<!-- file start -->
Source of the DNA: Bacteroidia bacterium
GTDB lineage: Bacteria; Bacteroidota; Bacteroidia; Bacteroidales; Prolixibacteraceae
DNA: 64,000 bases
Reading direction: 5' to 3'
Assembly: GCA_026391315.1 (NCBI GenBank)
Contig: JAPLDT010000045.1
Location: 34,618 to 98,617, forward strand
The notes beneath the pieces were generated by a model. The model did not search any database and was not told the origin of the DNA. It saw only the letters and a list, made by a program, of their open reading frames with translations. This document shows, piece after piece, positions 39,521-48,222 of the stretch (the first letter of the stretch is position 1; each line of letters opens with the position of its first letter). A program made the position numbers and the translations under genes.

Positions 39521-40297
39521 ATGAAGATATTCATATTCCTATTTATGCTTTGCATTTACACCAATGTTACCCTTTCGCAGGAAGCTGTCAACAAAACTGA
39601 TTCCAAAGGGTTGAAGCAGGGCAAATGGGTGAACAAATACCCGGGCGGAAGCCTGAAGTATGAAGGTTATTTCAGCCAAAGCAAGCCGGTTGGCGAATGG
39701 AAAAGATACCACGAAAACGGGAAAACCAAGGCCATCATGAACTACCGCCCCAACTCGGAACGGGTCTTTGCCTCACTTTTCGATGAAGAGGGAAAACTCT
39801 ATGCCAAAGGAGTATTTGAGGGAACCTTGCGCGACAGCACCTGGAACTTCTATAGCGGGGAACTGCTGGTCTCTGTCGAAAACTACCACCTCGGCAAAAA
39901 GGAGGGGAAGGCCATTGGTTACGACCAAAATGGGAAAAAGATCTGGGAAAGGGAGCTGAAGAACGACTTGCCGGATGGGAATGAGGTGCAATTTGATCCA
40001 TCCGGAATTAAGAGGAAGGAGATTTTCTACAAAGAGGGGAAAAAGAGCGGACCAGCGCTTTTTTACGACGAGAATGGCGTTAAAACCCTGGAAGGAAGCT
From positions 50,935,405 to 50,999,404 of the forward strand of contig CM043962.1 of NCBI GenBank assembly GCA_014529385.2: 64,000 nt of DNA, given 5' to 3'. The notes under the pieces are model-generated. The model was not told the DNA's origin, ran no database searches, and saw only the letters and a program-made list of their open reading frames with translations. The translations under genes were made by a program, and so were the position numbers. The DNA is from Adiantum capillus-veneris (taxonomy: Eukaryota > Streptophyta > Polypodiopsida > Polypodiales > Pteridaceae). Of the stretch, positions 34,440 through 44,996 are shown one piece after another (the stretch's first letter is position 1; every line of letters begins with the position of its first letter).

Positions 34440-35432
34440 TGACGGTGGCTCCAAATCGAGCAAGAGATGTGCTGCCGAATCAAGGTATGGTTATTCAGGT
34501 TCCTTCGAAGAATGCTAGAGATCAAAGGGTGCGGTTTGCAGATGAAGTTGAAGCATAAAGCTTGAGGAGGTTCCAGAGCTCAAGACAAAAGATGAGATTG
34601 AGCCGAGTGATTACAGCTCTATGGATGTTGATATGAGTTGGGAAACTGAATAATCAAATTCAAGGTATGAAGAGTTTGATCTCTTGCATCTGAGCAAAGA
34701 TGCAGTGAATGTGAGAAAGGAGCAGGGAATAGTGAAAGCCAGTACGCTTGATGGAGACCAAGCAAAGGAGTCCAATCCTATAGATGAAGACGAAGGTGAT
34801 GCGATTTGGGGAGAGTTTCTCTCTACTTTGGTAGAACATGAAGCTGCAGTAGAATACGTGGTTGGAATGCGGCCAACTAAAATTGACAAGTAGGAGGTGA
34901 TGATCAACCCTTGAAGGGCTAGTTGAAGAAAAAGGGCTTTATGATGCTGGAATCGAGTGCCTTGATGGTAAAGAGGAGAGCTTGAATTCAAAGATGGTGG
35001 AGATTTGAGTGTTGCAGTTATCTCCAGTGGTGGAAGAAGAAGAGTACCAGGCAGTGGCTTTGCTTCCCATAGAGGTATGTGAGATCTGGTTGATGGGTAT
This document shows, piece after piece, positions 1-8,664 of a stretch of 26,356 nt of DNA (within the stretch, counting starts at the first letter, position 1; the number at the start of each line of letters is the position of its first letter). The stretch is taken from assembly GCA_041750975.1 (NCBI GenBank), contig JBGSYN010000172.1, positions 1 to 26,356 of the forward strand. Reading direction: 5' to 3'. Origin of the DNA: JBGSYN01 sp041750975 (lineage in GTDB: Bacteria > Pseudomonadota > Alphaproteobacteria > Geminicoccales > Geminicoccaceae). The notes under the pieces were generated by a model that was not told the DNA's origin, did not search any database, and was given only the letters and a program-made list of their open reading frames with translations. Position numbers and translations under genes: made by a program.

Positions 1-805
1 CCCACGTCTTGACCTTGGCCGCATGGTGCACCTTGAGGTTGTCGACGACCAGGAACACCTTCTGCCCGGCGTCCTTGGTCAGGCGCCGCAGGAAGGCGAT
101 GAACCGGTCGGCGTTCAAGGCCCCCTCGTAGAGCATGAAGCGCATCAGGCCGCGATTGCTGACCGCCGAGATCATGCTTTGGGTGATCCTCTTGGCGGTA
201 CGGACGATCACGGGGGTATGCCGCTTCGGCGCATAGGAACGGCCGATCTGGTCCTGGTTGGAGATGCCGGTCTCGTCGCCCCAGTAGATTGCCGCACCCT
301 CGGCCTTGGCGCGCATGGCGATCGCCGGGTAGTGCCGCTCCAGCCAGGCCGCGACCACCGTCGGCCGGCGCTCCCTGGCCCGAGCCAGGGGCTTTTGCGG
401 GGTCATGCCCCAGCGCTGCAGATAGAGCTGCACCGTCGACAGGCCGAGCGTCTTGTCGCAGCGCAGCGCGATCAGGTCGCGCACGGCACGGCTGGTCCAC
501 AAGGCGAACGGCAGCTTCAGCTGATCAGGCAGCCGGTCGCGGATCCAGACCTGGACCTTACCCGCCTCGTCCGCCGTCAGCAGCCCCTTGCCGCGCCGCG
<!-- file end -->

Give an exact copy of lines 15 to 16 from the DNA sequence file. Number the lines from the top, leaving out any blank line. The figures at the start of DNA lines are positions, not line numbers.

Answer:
40001 TCCGGAATTAAGAGGAAGGAGATTTTCTACAAAGAGGGGAAAAAGAGCGGACCAGCGCTTTTTTACGACGAGAATGGCGTTAAAACCCTGGAAGGAAGCT
From positions 50,935,405 to 50,999,404 of the forward strand of contig CM043962.1 of NCBI GenBank assembly GCA_014529385.2: 64,000 nt of DNA, given 5' to 3'. The notes under the pieces are model-generated. The model was not told the DNA's origin, ran no database searches, and saw only the letters and a program-made list of their open reading frames with translations. The translations under genes were made by a program, and so were the position numbers. The DNA is from Adiantum capillus-veneris (taxonomy: Eukaryota > Streptophyta > Polypodiopsida > Polypodiales > Pteridaceae). Of the stretch, positions 34,440 through 44,996 are shown one piece after another (the stretch's first letter is position 1; every line of letters begins with the position of its first letter).